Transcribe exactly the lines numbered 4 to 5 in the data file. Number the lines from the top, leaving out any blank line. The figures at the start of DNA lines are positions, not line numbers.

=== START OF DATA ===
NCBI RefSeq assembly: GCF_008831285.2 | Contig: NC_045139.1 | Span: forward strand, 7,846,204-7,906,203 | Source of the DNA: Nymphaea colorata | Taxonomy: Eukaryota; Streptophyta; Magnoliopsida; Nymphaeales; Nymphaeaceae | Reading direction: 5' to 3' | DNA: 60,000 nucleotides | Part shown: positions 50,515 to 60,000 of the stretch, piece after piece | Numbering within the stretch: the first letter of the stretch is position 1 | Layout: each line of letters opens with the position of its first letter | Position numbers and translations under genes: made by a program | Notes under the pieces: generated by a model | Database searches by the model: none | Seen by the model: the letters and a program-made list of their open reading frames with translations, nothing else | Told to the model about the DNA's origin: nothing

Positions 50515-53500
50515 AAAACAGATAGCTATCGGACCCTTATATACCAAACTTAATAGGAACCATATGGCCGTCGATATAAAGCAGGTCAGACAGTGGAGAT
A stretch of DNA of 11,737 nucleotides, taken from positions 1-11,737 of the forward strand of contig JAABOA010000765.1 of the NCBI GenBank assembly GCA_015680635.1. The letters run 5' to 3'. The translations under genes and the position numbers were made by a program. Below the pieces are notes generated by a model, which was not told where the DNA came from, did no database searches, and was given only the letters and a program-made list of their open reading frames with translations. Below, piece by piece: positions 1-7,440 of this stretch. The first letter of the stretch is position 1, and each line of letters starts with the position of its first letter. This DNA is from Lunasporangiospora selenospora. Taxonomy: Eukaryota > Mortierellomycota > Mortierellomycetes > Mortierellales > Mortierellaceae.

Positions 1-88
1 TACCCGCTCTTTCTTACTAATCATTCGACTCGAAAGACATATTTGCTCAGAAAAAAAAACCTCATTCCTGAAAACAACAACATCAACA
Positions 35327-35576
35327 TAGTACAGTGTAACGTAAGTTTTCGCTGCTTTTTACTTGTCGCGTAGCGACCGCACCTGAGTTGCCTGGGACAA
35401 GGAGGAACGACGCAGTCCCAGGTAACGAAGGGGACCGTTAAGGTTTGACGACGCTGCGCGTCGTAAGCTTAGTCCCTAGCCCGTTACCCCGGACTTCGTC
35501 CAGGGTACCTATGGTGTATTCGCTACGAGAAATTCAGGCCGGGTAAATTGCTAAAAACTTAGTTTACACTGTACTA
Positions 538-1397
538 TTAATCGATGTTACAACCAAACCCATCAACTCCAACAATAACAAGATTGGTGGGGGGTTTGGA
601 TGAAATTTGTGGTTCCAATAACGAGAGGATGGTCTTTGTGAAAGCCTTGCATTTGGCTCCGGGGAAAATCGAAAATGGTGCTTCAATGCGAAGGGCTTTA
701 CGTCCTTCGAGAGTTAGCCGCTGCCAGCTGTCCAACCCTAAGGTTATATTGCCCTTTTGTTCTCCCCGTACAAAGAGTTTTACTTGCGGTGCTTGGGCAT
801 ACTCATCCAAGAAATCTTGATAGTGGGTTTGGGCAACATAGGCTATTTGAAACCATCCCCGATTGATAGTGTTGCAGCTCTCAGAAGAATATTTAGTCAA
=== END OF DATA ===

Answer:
A stretch of DNA of 11,737 nucleotides, taken from positions 1-11,737 of the forward strand of contig JAABOA010000765.1 of the NCBI GenBank assembly GCA_015680635.1. The letters run 5' to 3'. The translations under genes and the position numbers were made by a program. Below the pieces are notes generated by a model, which was not told where the DNA came from, did no database searches, and was given only the letters and a program-made list of their open reading frames with translations. Below, piece by piece: positions 1-7,440 of this stretch. The first letter of the stretch is position 1, and each line of letters starts with the position of its first letter. This DNA is from Lunasporangiospora selenospora. Taxonomy: Eukaryota > Mortierellomycota > Mortierellomycetes > Mortierellales > Mortierellaceae.

Positions 1-88